The paintings, each composed of a central figure (often disfigured, deformed, or viewed askance) and presented against an obscured and chaotic backdrop, are an extension of the small-scale, serial pencil-and-paper portraiture that Vega produced nightly for over three decades. As paintings, they represent, too, a full-circle return for Vega who began his career as a painting student of Ad Reinhardt and Kurt Seligmann, then moved away from canvas towards sculpture and drawing and music, coming back to the medium, at the very end of his life, after working back through drawing and sculpture again.
The exhibition also features three of Vega’s iconic light-based sculptures, alongside the figure-based paintings. “They all look different but they’re all basically me and facets of my personality,” he once said of his obsessive focus on depicting distorted male figures. “I’ve always drawn old men, even when I was a young kid. I used to go out to the Bowery and draw these old guys. Always done while I’m blitzed. Never touch them straight. I write like that, too. Some things come out of me that would never come out of me straight. Never. The sculptures I would never do any other way but straight. That’s dangerous shit, man.”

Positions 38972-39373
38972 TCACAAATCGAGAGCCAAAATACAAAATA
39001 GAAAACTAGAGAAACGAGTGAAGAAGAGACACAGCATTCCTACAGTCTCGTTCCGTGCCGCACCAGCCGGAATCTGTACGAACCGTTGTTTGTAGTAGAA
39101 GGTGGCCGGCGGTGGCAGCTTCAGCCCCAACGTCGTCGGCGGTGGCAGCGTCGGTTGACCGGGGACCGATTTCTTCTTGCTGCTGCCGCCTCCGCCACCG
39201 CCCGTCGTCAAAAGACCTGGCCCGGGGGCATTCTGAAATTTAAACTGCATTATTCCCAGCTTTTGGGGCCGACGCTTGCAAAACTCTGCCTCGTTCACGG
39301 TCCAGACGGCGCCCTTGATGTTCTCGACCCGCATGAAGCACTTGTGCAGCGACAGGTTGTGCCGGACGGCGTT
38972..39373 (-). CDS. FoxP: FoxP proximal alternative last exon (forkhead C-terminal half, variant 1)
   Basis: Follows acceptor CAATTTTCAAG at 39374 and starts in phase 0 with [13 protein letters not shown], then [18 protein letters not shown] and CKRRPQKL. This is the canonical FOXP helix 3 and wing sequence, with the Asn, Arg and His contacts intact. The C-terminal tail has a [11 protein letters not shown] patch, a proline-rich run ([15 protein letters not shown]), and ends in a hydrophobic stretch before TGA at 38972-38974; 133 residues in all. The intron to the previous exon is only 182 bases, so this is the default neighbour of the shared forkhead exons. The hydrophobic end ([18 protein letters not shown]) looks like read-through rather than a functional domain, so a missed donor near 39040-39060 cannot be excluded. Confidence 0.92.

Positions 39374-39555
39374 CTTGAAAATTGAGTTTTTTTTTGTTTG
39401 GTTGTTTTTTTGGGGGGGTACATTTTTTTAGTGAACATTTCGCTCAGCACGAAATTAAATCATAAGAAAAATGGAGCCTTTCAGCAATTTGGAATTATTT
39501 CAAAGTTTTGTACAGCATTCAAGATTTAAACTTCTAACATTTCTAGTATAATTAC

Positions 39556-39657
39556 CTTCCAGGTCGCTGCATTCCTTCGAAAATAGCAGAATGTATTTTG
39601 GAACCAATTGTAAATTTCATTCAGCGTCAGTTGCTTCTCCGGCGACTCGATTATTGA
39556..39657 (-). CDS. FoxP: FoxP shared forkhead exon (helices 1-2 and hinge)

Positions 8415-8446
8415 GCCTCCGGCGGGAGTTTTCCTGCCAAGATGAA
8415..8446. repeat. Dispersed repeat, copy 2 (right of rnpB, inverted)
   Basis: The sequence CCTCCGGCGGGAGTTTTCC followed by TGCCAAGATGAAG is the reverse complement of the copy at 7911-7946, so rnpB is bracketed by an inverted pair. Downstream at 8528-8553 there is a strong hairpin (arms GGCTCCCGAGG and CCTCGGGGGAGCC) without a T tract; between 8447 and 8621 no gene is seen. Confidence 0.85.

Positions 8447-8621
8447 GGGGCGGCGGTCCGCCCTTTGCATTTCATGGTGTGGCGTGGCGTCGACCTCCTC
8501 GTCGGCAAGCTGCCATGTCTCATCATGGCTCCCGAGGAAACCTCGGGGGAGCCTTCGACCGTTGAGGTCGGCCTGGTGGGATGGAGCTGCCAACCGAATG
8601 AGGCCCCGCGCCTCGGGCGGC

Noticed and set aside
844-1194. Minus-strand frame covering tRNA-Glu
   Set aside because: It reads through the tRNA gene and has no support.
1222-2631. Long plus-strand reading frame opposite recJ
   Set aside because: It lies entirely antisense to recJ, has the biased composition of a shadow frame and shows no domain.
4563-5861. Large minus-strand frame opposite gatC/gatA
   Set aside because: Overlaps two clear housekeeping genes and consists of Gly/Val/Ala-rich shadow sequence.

Born in Brooklyn in 1938, Vega is known first as one-half of the groundbreaking electro-punk duo Suicide, which initiated the merger of adversarial rock and anti-establishment performance that became punk, even as it left the movement behind. But music was always Vega’s second act. At Brooklyn College, he became involved with the activist collective Art Worker’s Coalition, which lobbied aggressively for museum reform and even barricaded MoMA, and with the Project of Living Artists, an anarcho-residency-performance space which emerged from it. He moved from painting to sculptures assembled from light fixtures and discarded electronic detritus, works which critic Simon Reynolds described “trash-culture shrines from a post-cataclysmic America of the near-future” and Jeffrey Deitch has called “the toughest and most radical art I had ever seen.” Vega staged several legendary shows at OK Harris Gallery, and later inaugurated Barbara Gladstone’s first downtown space in 1983. Through the 1980s and 1990s, Vega continued to make new work, but declined to exhibit it until 2002.
When Alan Vega’s death was announced by Henry Rollins in the summer of 2016, it seemed as if all of New York was in mourning. Outpourings of love were spray-painted on brick walls, record store sandwich boards cried out for an era lost, and music lovers and downtown doyennes recounted stories of a time that once was.